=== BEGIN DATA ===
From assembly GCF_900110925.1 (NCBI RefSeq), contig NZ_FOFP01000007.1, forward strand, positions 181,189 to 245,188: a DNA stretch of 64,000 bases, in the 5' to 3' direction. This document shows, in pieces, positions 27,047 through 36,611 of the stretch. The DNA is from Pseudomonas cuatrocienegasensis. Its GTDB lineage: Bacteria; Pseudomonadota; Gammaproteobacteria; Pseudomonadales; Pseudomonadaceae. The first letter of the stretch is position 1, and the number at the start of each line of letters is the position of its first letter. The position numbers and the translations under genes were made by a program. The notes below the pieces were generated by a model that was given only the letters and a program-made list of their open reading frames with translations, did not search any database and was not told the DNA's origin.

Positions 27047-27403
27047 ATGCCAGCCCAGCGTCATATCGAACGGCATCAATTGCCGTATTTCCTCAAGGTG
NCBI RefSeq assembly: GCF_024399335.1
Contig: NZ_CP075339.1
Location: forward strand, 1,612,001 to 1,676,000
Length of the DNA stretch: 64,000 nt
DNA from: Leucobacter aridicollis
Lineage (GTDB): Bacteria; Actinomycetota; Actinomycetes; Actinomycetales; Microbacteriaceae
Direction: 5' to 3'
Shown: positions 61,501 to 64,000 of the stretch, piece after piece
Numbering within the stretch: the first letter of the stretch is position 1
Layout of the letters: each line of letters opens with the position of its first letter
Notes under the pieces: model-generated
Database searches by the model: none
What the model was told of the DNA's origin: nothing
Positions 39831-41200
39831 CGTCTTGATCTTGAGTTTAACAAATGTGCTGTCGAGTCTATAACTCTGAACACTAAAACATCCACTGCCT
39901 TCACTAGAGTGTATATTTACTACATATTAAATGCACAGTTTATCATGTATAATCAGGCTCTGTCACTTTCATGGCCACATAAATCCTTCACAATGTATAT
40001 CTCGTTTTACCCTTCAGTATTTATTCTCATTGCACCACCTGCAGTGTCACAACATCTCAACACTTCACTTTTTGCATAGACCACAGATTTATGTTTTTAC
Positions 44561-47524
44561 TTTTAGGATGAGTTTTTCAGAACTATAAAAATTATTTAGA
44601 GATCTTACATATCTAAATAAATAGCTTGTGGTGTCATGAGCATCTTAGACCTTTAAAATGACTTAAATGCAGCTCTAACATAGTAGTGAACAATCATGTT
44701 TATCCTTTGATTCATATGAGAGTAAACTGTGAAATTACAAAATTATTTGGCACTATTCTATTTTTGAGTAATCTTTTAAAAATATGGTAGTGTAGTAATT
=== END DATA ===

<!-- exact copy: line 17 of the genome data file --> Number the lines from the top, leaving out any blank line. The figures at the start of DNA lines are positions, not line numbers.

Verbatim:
Positions 39831-41200